March 20,2013

Press Contact:

Sean Neary/Meaghan Smith
(202) 224-4515

Baucus Statement on the Center for Medicare and Medicaid Innovation and Improving America's Health Care System

As prepared for delivery

The great American inventor, Thomas Edison, often liked to challenge his colleagues saying, "There's a way to do it better—find it."

Edison always looked to inspire fresh ideas to overcome any challenge. 

Today, we are in need of new and innovative ideas for America’s health care system. We know there’s a better way to deliver quality health care and to lower costs.  We created the Center for Medicare and Medicaid Innovation to find it.

Known simply as the Innovation Center, the Affordable Care Act established the national facility to inject government health care programs with some of the flexibility and creativity the private sector enjoys.

The center comes with a simple mission: lower costs, and improve quality.  It does so by testing new payment incentives and employing creative methods of delivering care.  If the center develops a successful idea, Medicare and Medicaid work to quickly replicate it nationwide.  If an idea is not successful, they go back to the drawing board and develop something different.

In just a short time, the Innovation Center has produced real results.  According to the Congressional Budget Office, the investments in the Innovation Center are expected to generate a 13 percent return through 2019.  And in the decade after, the center is expected to save taxpayers tens of billions of dollars.

The Innovation Center is already testing many promising ideas.  These include Pioneer Accountable Care Organizations, groups of doctors across the United States who work together and coordinate their care to reduce costs.  From Minneapolis to Maine and Nevada to New York, these doctors are sharing lessons learned and best practices in an effort to provide better patient care.  This is just one of the more than 30 new programs the Innovation Center has already introduced, impacting the lives of 5 million beneficiaries across all 50 states.

Health reform included specific ideas for the Innovation Center to test.  But we also knew that tapping into Americans’ ingenuity and entrepreneurship could lead to groundbreaking ideas on how to improve the health care delivery system.

So we told the center to ask Americans for their ideas on how to improve the quality of care without increasing costs.  And as an incentive, the center would provide grants to test the most promising models.

One company that answered the call is the online clinic Health Link Now.  Recognizing the challenges rural communities face accessing mental health care, Health Link Now will partner with local hospitals and doctors in Montana and Wyoming.  They will provide mental health care through secure videoconferencing and interactive technology.  Patients in even the most rural areas — like Troy, Montana, population 933 — can now access quality care if needed.

This initiative is expected to lower costs through reduced hospital admissions and emergency room visits, while increasing access to care in rural communities.  If proven successful, it will likely be replicated across rural America.  This is just one example of the type of revolutionary ideas the Innovation Center is supporting.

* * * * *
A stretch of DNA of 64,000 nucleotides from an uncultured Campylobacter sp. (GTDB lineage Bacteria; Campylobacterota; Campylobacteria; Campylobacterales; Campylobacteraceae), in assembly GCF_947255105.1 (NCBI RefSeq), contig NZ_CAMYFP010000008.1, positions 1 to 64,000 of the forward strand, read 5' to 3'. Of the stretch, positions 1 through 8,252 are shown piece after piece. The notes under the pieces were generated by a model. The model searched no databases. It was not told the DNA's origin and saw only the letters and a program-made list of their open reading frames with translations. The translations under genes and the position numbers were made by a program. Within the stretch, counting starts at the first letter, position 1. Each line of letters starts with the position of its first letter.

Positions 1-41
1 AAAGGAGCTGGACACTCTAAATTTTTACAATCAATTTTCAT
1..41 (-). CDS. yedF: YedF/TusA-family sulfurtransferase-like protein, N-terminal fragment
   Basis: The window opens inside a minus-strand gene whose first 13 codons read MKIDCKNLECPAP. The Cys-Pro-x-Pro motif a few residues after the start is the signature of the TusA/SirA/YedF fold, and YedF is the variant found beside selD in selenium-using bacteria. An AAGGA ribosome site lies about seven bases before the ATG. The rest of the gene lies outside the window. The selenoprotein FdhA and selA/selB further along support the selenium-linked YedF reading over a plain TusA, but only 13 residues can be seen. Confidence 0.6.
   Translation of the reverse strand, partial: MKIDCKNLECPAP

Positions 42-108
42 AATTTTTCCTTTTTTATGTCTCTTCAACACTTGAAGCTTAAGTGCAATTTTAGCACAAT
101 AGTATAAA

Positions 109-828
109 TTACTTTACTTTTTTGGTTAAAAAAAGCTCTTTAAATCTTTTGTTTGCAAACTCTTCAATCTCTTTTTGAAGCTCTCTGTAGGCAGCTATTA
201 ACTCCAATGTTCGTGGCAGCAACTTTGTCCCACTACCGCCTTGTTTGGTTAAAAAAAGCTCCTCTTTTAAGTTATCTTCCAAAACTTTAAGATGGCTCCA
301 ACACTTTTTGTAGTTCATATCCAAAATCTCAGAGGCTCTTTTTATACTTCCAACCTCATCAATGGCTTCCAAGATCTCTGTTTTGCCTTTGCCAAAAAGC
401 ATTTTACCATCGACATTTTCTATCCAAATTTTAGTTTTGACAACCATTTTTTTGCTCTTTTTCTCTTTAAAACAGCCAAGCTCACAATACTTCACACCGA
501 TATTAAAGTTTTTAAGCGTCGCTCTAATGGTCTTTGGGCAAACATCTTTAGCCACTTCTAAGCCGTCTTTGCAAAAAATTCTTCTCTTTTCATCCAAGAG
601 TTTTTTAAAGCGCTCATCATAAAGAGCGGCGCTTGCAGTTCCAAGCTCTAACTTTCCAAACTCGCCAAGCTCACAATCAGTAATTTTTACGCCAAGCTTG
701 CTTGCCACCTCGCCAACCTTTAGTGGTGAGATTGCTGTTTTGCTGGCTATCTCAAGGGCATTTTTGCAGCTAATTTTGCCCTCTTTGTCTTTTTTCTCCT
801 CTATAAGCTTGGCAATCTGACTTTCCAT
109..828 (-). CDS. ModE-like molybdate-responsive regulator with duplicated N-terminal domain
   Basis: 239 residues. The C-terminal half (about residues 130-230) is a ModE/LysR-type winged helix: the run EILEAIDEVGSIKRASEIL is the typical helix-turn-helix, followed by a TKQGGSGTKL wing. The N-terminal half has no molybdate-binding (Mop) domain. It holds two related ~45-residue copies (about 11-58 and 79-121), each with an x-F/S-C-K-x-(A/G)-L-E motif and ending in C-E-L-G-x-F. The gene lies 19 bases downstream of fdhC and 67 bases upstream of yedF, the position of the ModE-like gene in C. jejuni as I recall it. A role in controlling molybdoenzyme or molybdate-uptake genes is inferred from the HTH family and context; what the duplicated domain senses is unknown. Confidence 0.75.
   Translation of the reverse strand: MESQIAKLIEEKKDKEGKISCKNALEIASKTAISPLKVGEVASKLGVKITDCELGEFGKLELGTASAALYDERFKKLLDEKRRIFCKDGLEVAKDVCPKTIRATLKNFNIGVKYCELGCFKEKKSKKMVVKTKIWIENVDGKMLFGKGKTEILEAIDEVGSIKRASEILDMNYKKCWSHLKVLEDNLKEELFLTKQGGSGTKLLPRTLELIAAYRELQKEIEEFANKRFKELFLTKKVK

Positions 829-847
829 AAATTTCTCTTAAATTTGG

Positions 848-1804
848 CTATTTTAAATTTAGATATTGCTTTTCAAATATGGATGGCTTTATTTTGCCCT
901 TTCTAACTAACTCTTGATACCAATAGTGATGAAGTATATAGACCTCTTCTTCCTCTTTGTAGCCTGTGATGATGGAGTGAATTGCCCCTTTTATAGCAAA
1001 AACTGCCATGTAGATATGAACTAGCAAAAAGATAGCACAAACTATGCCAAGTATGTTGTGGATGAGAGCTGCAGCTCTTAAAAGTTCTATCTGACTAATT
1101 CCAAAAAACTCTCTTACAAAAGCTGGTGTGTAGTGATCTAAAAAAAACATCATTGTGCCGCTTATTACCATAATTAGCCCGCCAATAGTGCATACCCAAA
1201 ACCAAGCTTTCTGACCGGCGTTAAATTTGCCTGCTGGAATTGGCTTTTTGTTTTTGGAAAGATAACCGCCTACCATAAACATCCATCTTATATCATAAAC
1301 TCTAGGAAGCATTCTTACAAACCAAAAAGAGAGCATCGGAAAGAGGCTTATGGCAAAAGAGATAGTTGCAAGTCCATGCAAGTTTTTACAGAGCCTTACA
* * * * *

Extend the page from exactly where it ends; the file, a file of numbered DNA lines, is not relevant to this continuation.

Some of the tested models will be successful and others won’t, but we cannot be afraid of missteps.  We must continue trying new ideas, learning from mistakes, and building on our successes.  That’s how we find what works.  And we also need Medicare and Medicaid to develop programs faster than they have in the past.

In 2003, Medicare partnered to create a demonstration project in which hospitals in 26 states —including St. James Healthcare in Butte, St. Vincent Healthcare in Billings, and Holy Rosary Healthcare in Miles City, Montana — would receive bonus payments based on the quality of care delivered.  From 2003 to 2009, the demonstration project is estimated to have saved thousands of lives, including 8,500 heart attack patients.

Seeing the success of this demonstration project, Congress used it as a model to create a program where Medicare rewards all hospitals across the nation for high quality care.  It also penalizes hospitals that produce poor outcomes.  That program began this year.

In many ways, the 2003 demonstration project set a new standard.  It was developed in stages, with close public-private collaborations.  But it took too long. 

We can’t wait a decade to develop a model, and then implement it nationally.  We need to cut through the red tape and act quickly.  We need to allow proven ideas to ramp up and spread rapidly without waiting for Congress to act.  That is the Innovation Center’s task.

It can broadly deploy demonstration projects that are proven to reduce spending or increase quality.  This will allow us to test, evaluate, and then integrate new ideas nationwide in only a few years instead of a decade or more.

I look forward to examining the progress the Innovation Center has made to date.  We are here today to ask tough questions. We want to hear about different models being tested, we want to hear which projects are most promising, and we want to know when we will see more results.

We are going to need a bold vision if we are going to get health care costs under control.  So let us act boldly.  Let us realize there is a way to do it better when it comes to health care costs, and as Thomas Edison said, let us find it.